I could go on, but that's already so many cyber wake-up calls that my cybersnooze button is worn out.

Everyone else's cybersnooze button seems to be working just fine, though, because we never seem to get past the wake-up calls to the next stage, doing something about it — which is silly, because we actually do know what to do.

Nearly two years ago, SANS Institute director of research Alan Paller told us to stop whining about security problems and just fix them. We know that infosec is in dire shape. We don't need any more reports telling us that.

We need to focus on what delivers results most quickly, and research has shown that's things like the Australian Signals Directorate's Strategies to Mitigate Targeted Cyber Intrusions or other research-based checklists, managed through continuous monitoring and measured risk reduction.

We need to increase everyone's ability to recognise and avoid attacks, not through cheesy theme songs, but proven programs like Dan Tentler's punch-in-the-face technique, or SANS' Securing the Human.

And we need better programming cultures and practices, to avoid repeats of OpenSSL's Heartbleed and Apple's goto fail.

Of course, all those vendor reports are really about selling product. The first two recommendations of the Ponemon report, for example, are "investing in technologies that provide visibility and details about attempted attacks" and "better threat intelligence and real-time defences". Surprise, Websense's marketing materials just happen to talk about visibility, threat intelligence, and real-time defences.

There's nothing wrong with selling products. To be fair, Websense's products do have functionality that can help organisations implement continuous monitoring and measured risk reduction processes. But the real aim here is defending enterprise networks.

Yet the vendors rarely tell us real-world stories about organisations that have beaten the bad guys using improved methodologies. They certainly don't tell us about any operational research they might have done, which might then tell us what techniques do and don't work effectively.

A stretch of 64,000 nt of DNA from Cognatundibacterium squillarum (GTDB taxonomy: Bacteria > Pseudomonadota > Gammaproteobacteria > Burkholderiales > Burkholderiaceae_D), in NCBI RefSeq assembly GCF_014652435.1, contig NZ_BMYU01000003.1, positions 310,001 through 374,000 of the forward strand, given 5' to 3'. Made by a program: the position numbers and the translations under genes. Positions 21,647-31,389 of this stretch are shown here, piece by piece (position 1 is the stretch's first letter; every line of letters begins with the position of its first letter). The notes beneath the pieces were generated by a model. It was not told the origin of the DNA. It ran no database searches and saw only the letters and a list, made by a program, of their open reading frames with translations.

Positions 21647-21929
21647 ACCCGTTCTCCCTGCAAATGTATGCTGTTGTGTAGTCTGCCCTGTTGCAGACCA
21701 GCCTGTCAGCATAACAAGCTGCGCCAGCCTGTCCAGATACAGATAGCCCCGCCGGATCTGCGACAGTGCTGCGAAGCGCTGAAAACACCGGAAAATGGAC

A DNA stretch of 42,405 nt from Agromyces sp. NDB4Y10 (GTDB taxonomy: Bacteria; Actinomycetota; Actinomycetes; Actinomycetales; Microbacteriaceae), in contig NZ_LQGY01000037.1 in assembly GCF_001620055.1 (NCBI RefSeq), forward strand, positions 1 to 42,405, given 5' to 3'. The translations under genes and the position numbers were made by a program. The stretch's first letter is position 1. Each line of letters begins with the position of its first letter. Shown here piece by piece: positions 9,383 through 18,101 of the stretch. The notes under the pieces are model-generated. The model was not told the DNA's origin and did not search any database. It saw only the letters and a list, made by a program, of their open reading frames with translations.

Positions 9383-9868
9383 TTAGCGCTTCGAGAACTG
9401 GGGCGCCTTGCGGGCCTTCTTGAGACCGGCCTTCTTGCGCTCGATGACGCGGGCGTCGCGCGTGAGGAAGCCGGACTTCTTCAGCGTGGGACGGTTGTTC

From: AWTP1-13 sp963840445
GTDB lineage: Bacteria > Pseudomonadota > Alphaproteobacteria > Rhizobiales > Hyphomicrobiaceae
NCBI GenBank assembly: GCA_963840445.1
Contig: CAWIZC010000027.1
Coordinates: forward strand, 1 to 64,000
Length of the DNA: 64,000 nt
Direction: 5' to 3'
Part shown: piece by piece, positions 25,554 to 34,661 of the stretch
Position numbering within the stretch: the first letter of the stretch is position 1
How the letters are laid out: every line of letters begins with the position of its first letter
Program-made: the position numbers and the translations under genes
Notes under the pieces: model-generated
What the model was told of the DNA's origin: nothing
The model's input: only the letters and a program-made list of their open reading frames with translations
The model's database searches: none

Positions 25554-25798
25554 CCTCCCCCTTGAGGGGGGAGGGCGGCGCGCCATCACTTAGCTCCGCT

But it's precisely that kind of research, not feelpinions tarted up as "insight", that would materially improve every organisation's ability to defend their networks. And you'd certainly sell plenty of products if the techniques that require yours are proven most effective.

Topic: Security

About

Stilgherrian is a freelance journalist, commentator and podcaster interested in big-picture internet issues, especially security, cybercrime and hoovering up bulldust.

He studied computing science and linguistics before a wide-ranging media career and a stint at running an IT business. He can write iptables firewall rules, set a rabbit trap, clear a jam in an IBM model 026 card punch and mix a mean whiskey sour.

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2 comments
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  • two fundamental changes

    there are two fundamental changes in thinking needed in the IT industry, if there is any wish to establish trust.

    First, it must be understood that the software must be protected from un-authorized modifications before there can be any meaningful discussion of encryption or protecting transactions and data-bases. This is noted in Phil Zimmerman's original documentation on PGP back in 1992. It's not something I made up.

    Second the pen&ink process we have used for authentication of documents in our paper based systems does not work in a digital network environment. we must learn to use PGP and to establish trust models using public keys. again this is not something i made up. it's mentioned by Whitfield Diffie in his testimony for New Egg in their proceedings v TQP Holdings
    Mike~Acker
    • the real question

      the real question in this matter is : does the computer industry have any interest in fixing the security problem? or are the losses acceptable -- as "part of the cost of doing business"?

      if the losses are accepted as part of the "cost of business" then the cost of the loss is simply built into the pricing and it is the customers who pay to cover the loss.

      the proper function of government is to protect a venue in which the people can prosper. allowing criminal activity to fester and then pushing the resulting costs onto the people doesn't fit this description. changes in product liability law will most likely be needed in order to make proper security cost less than the slip-shod work we have now.
      Mike~Acker